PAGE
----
Since a long time, people have been criticizing about Google Maps on how it tracks your location even if you have asked it not to. The problem is that when you open the Google Maps, the company already takes the data and keeps it which is surprising but not completely unexpected. There is an option which is known as the ‘turn off location history’, but what it does is that it prevents the users from being able to see the timeline of locations.
The search engine does not apparently keep the data unless you hunt down to a hidden option which us entirely ambiguous. Users who are interested can go through a number of articles that explain on how to stop Google from keeping your location data. But this might not be necessary as a leading daily has been trying to find out through beta code in the new Google Maps update and has discovered that the company is testing a new mode which is known as ‘automatically delete location history’.
The mode will automatically delete the location history without the need for the users to enter a pesky menu and do it yourself process. This is a good yet arguably a long-overdue feature that gives the users back some control over how Google manages the private data. The beta version is known as 10.10 but there is no assurance that the mode will make it in to any final version of the app. But the search engine must be worried that the EU or other nations regulators are going to start asking difficult and expensive questions.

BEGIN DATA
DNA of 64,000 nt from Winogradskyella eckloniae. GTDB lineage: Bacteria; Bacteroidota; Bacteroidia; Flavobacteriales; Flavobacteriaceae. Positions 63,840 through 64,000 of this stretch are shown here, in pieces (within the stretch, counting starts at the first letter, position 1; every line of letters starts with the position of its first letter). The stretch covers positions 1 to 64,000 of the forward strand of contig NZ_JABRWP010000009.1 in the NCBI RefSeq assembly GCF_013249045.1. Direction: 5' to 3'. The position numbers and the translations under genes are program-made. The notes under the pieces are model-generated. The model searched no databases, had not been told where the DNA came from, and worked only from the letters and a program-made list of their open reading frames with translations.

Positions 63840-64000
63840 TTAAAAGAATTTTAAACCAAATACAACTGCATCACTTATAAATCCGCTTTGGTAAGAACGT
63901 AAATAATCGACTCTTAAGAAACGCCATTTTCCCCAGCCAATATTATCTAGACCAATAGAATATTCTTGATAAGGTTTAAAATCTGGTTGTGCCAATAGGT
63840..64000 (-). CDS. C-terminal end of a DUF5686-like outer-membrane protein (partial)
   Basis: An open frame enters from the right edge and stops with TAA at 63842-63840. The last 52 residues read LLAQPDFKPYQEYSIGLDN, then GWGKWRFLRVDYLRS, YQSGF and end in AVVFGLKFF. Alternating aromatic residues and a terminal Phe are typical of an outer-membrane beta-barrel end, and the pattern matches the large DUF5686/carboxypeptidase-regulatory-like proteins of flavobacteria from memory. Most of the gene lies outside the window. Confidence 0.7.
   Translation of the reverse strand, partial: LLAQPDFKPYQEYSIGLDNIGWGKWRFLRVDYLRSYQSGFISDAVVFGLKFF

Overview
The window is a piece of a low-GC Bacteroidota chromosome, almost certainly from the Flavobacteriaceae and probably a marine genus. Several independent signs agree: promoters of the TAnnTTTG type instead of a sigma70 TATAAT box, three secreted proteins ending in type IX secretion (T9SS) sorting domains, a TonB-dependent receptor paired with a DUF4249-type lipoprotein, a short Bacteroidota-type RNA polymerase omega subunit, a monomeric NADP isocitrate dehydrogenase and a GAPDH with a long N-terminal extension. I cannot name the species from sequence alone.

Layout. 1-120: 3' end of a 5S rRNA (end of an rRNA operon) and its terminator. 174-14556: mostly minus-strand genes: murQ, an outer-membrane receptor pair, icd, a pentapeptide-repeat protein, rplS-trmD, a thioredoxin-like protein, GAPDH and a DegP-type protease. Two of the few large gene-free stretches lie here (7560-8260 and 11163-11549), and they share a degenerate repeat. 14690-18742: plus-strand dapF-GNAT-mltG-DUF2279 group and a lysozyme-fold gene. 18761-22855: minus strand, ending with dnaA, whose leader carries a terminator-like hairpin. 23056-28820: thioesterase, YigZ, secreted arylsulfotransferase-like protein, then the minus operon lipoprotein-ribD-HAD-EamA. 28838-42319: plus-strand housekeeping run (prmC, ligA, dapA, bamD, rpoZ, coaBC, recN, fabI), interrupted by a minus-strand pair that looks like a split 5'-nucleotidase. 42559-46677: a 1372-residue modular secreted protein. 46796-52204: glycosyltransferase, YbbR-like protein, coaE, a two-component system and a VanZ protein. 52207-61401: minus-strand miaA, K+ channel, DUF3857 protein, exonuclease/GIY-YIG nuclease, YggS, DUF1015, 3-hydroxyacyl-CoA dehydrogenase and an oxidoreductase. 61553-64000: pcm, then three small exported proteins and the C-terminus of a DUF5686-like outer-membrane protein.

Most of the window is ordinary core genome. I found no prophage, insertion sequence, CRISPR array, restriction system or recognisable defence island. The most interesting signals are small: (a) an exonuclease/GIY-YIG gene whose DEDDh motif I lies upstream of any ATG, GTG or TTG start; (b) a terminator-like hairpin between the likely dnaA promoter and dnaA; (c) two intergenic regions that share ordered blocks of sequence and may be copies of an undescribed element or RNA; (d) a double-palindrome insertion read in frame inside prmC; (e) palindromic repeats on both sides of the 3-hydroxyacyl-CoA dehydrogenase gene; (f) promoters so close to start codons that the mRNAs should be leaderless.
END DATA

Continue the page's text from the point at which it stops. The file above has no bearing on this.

With the help of strict requirements on getting the users to opt it , instead of opting out , the search engine could be risking expensive rulings against it that could see a big percentages of its global turnover taken from it in fines. At the same time Google has to also realize that the public is becoming less tolerant to such kind of monitoring.
Photo Credits: Search engine roundtable